But how could Luther and the Reformers of sixteenth-century Saxony stand alone against the prevailing authorities of their day? How could they be sure their faith and doctrine and preaching were true, when the whole world, the church and the state, personified by Leo X and Charles V, stood against them? As over against the onslaught of personal doubt and anxiety, how could they remain steadfast and serviceable instruments in God's hand to confront and to minister to their own generation? The answer is that they found this faith taught in the very Word of God, the Holy Scripture. 4

The demonstration that the Gospel they taught and preached is, in fact, the same as that found taught and proclaimed in Scripture was for the Reformers the objective ground of certainty that their faith was not misplaced. God cannot lie, and His Word cannot err. Since the Gospel runs contrary to human wisdom and carnal desire and our natural expectation, since it alone spells the death of the old Adam, it is a matter of great consequence that our proclamation be continuously and solely based on the Word, on the text of the Bible, lest it be robbed of its depth and power. Thus, there is a second principle bequeathed to us by the Reformation, the formal principle of theology: sola scriptura; in all matters of faith and life, it is the Bible which is the final source and norm of all that which we believe, teach and confess. The Scripture is the normative authority for the church's faith. It establishes and regulates the statement, confession, and proclamation of the Christian faith [fides quae credimus] which we believe.


These two principles, these two kinds of authority, are in fact the selfsame "two pillars of truth" about which Koren wrote; and upon these "two fundamental principles" lie all the teachings for which "old Lutheranism" contended and still contends:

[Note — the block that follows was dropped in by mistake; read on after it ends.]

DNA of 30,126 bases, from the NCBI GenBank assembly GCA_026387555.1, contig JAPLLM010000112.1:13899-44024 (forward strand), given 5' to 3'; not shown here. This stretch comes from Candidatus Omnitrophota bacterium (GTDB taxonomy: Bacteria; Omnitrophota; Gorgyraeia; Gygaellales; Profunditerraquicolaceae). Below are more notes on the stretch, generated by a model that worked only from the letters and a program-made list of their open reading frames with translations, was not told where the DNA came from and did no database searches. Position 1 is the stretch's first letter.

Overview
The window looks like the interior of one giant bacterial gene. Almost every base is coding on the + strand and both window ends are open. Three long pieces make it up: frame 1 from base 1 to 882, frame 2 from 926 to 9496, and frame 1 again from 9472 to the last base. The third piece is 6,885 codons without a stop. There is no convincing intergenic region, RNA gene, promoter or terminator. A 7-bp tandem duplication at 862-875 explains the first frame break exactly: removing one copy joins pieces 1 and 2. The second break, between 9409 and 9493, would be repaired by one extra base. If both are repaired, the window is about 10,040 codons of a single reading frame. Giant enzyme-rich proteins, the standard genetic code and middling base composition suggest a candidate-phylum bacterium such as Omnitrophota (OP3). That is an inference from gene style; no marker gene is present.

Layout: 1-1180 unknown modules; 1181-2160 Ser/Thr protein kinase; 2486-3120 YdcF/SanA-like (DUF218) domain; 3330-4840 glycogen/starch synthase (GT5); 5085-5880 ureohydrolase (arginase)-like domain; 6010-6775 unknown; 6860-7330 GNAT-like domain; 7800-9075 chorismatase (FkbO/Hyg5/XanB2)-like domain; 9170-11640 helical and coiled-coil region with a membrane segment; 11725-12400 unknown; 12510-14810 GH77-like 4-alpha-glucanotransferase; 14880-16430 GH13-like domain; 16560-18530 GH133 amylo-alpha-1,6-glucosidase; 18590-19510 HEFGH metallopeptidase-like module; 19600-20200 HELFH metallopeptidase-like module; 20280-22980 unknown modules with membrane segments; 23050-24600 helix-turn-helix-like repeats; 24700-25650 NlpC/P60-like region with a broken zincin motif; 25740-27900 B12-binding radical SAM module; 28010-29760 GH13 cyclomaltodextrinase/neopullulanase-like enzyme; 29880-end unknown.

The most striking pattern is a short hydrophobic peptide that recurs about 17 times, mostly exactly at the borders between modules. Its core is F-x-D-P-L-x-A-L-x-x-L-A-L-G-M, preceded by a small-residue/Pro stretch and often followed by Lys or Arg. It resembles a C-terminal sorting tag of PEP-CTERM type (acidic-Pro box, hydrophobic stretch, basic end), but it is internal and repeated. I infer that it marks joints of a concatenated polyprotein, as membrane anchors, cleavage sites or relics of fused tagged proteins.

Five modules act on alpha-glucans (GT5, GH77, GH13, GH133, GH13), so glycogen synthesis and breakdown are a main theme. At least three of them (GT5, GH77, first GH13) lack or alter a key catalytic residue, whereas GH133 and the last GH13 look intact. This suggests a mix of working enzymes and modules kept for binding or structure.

The first principle is the truth that "Holy Scripture is the only sure and perfect rule of our faith and life." The second is "the great truth that Jesus Christ is the way to salvation for all believing souls;" in other words, that a man is justified and saved for Christ's sake by faith alone without the works of the Law.

It is our conviction that these two main pillars of Lutheran, i. e. Biblical, truth are the only powerful weapons against the enemies of God's Kingdom both without and within us. All other weapons "he laughs at, the sly old dragon." But if we are to reap any benefit of them, we must grasp them and make use of them against our own flesh and blood as well as against others. It is of no use to put them down on paper as a heading and still act, write and confess contrary to them. It is of no use to pretend that these two fundamental principles are so well-known and so self-evident that we do not need to dwell on them any further. The one who does this shows thereby that he has not even begun to understand and appropriate them.5

Hence, in this life we may never take it easy, as though our work were finished. The Enemy knows how to propose disarmament of the church of these "only powerful weapons." As we "contend for the faith which was once for all delivered to the saints," we are always fighting along two fronts. Just as it is vital properly to distinguish between Law and Gospel, so it is necessary to distinguish the two kinds of authority represented by Gospel and Scripture. Today, the attack is upon two fronts, by those who have been called, for lack of a better term, "fundamentalistic", and by those whom we may designate "Gospel reductionists" or "neo-orthodox". On the one hand, the normative authority of the Scripture is substituted for the causative authority of the Gospel. On the other hand, the causative authority of the Gospel is substituted for the normative authority of the Sciprture. In either case, the one is reduced to the other. 6